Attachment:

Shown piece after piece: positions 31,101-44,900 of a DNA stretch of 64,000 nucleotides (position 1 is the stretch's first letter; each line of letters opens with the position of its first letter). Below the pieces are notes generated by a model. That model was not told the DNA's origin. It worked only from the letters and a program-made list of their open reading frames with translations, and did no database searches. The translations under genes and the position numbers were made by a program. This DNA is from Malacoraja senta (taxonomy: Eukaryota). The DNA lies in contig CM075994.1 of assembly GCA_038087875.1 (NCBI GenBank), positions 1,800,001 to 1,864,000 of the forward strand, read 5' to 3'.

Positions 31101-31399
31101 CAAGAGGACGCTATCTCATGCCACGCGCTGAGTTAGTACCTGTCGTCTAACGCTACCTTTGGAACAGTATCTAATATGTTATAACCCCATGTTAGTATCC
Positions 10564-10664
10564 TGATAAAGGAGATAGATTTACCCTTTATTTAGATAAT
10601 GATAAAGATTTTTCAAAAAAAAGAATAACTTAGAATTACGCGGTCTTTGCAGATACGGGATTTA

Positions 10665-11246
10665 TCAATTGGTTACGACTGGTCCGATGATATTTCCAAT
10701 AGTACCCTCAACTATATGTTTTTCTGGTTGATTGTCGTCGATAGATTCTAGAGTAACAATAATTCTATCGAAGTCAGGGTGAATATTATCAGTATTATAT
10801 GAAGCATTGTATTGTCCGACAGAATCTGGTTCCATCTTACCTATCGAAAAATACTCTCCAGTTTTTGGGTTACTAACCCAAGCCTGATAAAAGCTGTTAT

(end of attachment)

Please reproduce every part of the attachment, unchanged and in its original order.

Shown piece after piece: positions 31,101-44,900 of a DNA stretch of 64,000 nucleotides (position 1 is the stretch's first letter; each line of letters opens with the position of its first letter). Below the pieces are notes generated by a model. That model was not told the DNA's origin. It worked only from the letters and a program-made list of their open reading frames with translations, and did no database searches. The translations under genes and the position numbers were made by a program. This DNA is from Malacoraja senta (taxonomy: Eukaryota). The DNA lies in contig CM075994.1 of assembly GCA_038087875.1 (NCBI GenBank), positions 1,800,001 to 1,864,000 of the forward strand, read 5' to 3'.

Positions 31101-31399
31101 CAAGAGGACGCTATCTCATGCCACGCGCTGAGTTAGTACCTGTCGTCTAACGCTACCTTTGGAACAGTATCTAATATGTTATAACCCCATGTTAGTATCC
Positions 10564-10664
10564 TGATAAAGGAGATAGATTTACCCTTTATTTAGATAAT
10601 GATAAAGATTTTTCAAAAAAAAGAATAACTTAGAATTACGCGGTCTTTGCAGATACGGGATTTA

Positions 10665-11246
10665 TCAATTGGTTACGACTGGTCCGATGATATTTCCAAT
10701 AGTACCCTCAACTATATGTTTTTCTGGTTGATTGTCGTCGATAGATTCTAGAGTAACAATAATTCTATCGAAGTCAGGGTGAATATTATCAGTATTATAT
10801 GAAGCATTGTATTGTCCGACAGAATCTGGTTCCATCTTACCTATCGAAAAATACTCTCCAGTTTTTGGGTTACTAACCCAAGCCTGATAAAAGCTGTTAT